It's funny what some people pay attention to. That panel with Superboy, is the first panel (after the splash page) in a story that has very little to do with that scene--except that a green comet crosses his path right after that panel, and in Kryptonian lore that's a sign of bad luck. I remember SUPERBEOY 140 and the stories in it very well, but I completely forgot that that panel was in the story and I probably gave it no attention at all when I was a kid. Which proves to me that some people read these comics in a completely different way than I did. Instead of taking in the important elements of the story, they comb through the comic trying to find something they can heap their outrage upon.
Actually the back-up story had a bigger impact on me. That was "Beware the Mad Dog of Steel!"--Krypto contracts a form of Kryptonian rabies and it looks like Superboy will have to kill his dog (choke). My heart was in my throat the whole time I read that story. Incredibly powerful stuff for a little boy to read.
Anyway getting back to the panel in question. This is in media res. We don't know what happened before it, and we cut away from that scene to events somewhere in Smallville. So what led to Supeboy pulling these planets across the heavens and what happened immediately after we don't know. The scene mainly exists to introduce the theme of bad luck that will be developed in the story.
We don't know what those chains are made of and what properties they have. We don't know what kind of planets these are and what mass they have (they seem to be inhabited--but the lifeforms on them could be microscopic). We don't know the special conditions of that quadrant of space. We don't know if Superboy's powers have been amplified by some super-science wizard. If critics are using this as proof of how god-like Superman was during the Silver Age, it's a very thin piece of evidence.
I tend to think that (Silver Age) Superman's greatest feat was "Superman's Greatest Feats" in SUPERMAN 146. This is the back-up story in that comic--the lead story is Superman's origin, "The Story of Superman's Life" (by Otto Binder and Al Plastino)." But in "Greatest Feats" (by Jerry Siegel and Plastino), Superman finds that he can change history--something he was never able to do before. So he time travels to significant periods in history and does all kinds of amazing things (saving Atlantis, bringing his parents with baby Kal-El to Earth, and many many other important events in history). Superman is at a loss to understand how he's capable of doing this--expecting somehow all his feats will turn out for nought--until he realizes that he's in an alternate universe where the laws of time are different, so that he is actually able to change events in time.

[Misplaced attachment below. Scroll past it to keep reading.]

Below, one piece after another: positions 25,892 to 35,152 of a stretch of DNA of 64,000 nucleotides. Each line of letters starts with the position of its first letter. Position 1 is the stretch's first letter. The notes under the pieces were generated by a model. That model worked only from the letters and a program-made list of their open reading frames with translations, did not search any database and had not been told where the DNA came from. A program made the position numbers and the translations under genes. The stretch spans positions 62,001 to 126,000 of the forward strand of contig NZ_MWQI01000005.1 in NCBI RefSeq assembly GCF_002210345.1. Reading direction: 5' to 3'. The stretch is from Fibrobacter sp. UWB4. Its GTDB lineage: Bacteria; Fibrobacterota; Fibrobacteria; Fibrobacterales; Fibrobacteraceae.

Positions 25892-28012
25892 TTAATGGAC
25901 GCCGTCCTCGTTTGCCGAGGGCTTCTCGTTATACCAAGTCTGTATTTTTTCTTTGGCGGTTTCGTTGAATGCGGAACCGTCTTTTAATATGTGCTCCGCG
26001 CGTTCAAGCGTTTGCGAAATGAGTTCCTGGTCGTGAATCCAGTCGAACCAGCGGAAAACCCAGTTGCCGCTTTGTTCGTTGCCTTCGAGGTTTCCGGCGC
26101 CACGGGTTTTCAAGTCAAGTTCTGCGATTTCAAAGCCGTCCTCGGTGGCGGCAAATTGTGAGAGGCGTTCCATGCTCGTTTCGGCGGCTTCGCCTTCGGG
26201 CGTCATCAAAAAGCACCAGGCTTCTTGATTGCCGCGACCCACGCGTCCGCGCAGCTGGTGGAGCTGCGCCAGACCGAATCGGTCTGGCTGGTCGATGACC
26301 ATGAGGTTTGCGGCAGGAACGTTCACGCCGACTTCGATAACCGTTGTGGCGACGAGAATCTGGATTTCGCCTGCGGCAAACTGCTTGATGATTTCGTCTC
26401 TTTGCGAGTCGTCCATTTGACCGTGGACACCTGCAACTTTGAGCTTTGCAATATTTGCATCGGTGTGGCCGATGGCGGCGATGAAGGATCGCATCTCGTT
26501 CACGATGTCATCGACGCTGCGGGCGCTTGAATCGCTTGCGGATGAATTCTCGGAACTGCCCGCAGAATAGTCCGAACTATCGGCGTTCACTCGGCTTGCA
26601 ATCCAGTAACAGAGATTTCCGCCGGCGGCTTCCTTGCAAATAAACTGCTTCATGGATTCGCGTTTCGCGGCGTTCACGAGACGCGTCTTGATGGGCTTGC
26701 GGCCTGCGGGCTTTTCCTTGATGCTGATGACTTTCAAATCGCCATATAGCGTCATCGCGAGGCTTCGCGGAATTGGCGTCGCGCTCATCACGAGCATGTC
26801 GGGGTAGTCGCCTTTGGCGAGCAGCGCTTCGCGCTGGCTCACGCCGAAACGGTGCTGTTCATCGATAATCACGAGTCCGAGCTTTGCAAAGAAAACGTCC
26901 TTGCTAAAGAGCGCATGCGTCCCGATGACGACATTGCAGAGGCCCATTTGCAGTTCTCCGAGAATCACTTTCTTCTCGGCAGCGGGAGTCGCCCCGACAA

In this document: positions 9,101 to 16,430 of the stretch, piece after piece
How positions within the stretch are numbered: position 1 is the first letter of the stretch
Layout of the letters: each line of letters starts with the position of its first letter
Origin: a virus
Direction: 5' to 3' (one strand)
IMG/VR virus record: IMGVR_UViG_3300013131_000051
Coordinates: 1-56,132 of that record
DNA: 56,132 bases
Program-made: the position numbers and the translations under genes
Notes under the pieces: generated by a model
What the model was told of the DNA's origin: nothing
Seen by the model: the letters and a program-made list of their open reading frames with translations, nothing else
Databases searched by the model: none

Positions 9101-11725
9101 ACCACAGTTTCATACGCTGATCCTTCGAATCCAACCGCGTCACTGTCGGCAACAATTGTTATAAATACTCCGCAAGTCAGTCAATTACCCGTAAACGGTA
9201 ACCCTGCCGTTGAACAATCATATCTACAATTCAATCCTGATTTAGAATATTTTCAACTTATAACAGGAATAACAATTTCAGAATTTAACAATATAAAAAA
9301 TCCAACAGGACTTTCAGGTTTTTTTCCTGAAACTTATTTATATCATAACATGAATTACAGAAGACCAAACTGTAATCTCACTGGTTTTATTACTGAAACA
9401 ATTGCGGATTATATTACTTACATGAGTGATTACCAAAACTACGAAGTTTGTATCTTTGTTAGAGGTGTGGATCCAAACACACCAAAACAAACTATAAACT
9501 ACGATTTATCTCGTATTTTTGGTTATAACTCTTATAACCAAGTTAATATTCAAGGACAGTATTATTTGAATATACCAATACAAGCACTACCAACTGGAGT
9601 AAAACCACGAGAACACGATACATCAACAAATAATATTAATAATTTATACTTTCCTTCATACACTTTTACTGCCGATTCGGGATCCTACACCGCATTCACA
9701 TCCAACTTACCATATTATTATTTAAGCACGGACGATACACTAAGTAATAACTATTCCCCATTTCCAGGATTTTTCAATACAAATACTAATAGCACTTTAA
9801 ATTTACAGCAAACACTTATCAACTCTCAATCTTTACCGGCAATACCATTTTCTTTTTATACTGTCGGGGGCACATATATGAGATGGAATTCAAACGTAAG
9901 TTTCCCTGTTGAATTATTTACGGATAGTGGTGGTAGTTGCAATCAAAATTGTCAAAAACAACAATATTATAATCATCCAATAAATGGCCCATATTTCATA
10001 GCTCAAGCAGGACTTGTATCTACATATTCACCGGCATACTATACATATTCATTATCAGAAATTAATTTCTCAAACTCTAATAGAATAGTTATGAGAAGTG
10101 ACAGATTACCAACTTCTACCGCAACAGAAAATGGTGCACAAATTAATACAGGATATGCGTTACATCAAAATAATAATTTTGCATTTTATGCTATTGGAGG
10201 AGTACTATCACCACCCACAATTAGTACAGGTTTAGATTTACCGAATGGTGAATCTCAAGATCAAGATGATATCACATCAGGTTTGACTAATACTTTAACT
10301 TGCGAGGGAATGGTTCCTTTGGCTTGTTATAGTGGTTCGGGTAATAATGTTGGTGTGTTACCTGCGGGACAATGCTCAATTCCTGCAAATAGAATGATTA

Other than that story--which has the greatest claim for being the story of "Superman's Greatest Feats" because that's the actual title of the story--I would suggest the Immortal Superman three-parter (by Bates/Swan/Roussos) in ACTION COMICS 385 - 387 has Superman's greatest feats (and this story probably influenced stories by Morrison, among others). In this story, Superman used a defective Legion time bubble to travel to the far future, because President Nixon has forbidden him to travel through time under his own power (as the U.S. government is doing some very secret experiments).
Superman has been summoned to help some people in the far distant future, so he uses the retired time bubble in his Fortress of Solitude, but when he arrives in the futue and exits the bubble, he realizes he has aged (presumably he has aged for the entire amount that he has travelled through time--but this must mean that Superman ages very slowly, because he looks about 70s years old, with grey hair and wrinkles). After doing what he came there for, he tries to travel back through time, but the Time Trapper stops him. So Superman can only go forward through time, not back.
Superman goes on an odyssey, stopping in different time periods to help out folks. And a grateful people gift him with all kinds of extra powers, so that there's virtually nothing that can kill him. He doesn't want this, but he's cursed with too much good fortune. He keeps travelling forward through time, doing more good deeds and having strange encounters. Until the Earth is now dead, from humans killing it with pollution. He carves the planet in half and remakes the Earth and brings new life to it. Essentially playing God.
And on Superman goes to the end of time. Wishing he could die, surviving every other life form in the universe. He throws himself forward at unbelievable speed, crashing through the time barrier, in an unconscious state. Until time loops back on itself and he's back at the beginning of time. His consciousness travels forward through time and he finds himself inside his body as a baby on Krypton. Superman witnesses his entire life until he is standing in the Fortress of Solitude a moment after he left for the future in the time bubble.